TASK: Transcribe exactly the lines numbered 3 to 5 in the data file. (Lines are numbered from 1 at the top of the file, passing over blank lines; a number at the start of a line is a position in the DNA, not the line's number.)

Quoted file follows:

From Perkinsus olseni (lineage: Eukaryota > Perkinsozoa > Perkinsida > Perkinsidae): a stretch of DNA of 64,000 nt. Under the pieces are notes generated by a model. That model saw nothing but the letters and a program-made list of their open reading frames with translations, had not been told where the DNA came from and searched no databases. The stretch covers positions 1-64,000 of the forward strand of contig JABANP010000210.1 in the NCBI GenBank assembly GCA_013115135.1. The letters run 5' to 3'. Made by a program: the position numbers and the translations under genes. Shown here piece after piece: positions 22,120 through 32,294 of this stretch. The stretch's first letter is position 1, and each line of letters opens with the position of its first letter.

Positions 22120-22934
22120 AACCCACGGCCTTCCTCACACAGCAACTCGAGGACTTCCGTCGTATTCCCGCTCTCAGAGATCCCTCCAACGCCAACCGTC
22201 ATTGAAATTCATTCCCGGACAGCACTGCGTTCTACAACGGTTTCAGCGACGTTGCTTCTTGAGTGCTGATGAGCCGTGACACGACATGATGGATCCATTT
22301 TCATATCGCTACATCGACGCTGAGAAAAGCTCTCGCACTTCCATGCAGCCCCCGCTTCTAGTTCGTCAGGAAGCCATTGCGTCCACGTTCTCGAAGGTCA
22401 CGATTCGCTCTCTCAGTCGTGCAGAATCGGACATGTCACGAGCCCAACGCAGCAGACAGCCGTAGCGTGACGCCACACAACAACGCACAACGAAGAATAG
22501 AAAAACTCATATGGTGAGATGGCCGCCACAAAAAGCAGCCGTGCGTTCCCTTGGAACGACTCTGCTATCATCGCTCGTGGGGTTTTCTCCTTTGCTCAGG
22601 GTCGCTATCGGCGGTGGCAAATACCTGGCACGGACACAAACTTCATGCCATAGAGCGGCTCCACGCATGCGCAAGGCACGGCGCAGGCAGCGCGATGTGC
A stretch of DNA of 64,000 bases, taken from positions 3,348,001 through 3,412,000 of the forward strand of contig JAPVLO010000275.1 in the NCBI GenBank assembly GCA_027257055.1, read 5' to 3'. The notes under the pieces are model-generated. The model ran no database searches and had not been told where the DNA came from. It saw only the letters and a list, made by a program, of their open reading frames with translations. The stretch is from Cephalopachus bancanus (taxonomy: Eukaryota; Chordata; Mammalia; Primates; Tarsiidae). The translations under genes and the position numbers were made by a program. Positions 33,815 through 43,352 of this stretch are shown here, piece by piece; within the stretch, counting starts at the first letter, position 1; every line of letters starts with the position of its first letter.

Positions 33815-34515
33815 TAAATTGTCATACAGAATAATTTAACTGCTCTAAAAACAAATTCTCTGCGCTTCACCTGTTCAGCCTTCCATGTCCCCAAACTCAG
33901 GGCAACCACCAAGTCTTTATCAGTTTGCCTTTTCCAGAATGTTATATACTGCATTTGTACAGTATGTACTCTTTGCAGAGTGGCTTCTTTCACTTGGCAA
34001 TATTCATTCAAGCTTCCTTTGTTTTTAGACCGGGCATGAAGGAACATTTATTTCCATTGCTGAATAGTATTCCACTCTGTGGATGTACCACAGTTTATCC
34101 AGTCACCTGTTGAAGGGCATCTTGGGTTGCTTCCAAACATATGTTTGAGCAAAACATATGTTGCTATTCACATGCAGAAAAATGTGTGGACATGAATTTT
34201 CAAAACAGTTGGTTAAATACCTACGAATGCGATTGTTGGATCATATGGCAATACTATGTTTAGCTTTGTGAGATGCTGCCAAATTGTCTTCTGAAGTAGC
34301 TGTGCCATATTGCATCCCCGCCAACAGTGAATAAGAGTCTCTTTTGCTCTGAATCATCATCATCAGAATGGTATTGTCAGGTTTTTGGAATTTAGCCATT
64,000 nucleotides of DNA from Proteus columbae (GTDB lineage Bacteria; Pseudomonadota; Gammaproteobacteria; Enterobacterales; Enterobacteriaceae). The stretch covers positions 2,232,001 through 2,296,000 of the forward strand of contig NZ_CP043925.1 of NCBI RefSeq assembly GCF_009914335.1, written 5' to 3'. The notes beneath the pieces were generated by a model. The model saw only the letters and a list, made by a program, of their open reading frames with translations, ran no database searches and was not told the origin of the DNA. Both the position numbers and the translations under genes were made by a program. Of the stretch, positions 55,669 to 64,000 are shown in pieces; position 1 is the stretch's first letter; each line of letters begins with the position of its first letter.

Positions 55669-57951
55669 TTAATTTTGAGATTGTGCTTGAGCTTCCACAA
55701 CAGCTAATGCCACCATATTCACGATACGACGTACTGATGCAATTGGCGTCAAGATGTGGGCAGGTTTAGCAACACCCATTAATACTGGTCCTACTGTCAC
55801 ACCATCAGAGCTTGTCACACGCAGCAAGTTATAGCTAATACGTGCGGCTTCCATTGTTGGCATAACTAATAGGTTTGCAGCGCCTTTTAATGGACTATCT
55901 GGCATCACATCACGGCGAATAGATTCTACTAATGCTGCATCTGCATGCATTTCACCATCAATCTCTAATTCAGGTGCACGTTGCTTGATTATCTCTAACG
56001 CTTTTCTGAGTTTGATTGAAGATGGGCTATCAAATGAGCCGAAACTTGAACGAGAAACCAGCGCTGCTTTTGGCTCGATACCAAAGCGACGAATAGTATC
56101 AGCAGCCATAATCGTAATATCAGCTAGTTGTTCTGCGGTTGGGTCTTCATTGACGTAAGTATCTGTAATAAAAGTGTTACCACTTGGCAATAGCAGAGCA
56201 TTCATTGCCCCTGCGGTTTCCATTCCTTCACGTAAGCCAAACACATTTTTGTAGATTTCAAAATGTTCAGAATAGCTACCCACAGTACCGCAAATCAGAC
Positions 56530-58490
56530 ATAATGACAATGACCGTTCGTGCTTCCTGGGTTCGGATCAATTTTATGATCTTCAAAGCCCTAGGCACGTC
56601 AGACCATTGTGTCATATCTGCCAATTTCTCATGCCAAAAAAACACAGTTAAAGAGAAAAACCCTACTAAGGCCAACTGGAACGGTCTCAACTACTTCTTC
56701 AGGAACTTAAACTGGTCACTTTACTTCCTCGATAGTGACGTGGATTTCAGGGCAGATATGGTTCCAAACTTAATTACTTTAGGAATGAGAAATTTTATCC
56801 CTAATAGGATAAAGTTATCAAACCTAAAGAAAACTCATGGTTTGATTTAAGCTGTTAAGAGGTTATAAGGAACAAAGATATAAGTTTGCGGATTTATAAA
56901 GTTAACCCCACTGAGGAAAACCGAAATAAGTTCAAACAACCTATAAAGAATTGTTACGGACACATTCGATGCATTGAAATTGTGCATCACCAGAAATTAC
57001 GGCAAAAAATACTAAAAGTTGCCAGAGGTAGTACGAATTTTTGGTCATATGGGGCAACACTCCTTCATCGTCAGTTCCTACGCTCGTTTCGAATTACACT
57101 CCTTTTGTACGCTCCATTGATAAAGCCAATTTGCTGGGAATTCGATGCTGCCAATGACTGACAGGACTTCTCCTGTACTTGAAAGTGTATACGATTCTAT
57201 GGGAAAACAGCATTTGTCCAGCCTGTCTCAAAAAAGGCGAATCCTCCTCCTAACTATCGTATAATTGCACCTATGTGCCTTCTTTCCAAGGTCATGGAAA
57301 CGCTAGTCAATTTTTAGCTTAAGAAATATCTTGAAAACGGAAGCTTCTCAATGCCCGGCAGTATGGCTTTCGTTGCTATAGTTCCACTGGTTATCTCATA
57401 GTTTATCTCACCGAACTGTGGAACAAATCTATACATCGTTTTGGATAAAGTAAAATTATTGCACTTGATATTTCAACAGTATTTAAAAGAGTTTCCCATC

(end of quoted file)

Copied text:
22120 AACCCACGGCCTTCCTCACACAGCAACTCGAGGACTTCCGTCGTATTCCCGCTCTCAGAGATCCCTCCAACGCCAACCGTC
22201 ATTGAAATTCATTCCCGGACAGCACTGCGTTCTACAACGGTTTCAGCGACGTTGCTTCTTGAGTGCTGATGAGCCGTGACACGACATGATGGATCCATTT
22301 TCATATCGCTACATCGACGCTGAGAAAAGCTCTCGCACTTCCATGCAGCCCCCGCTTCTAGTTCGTCAGGAAGCCATTGCGTCCACGTTCTCGAAGGTCA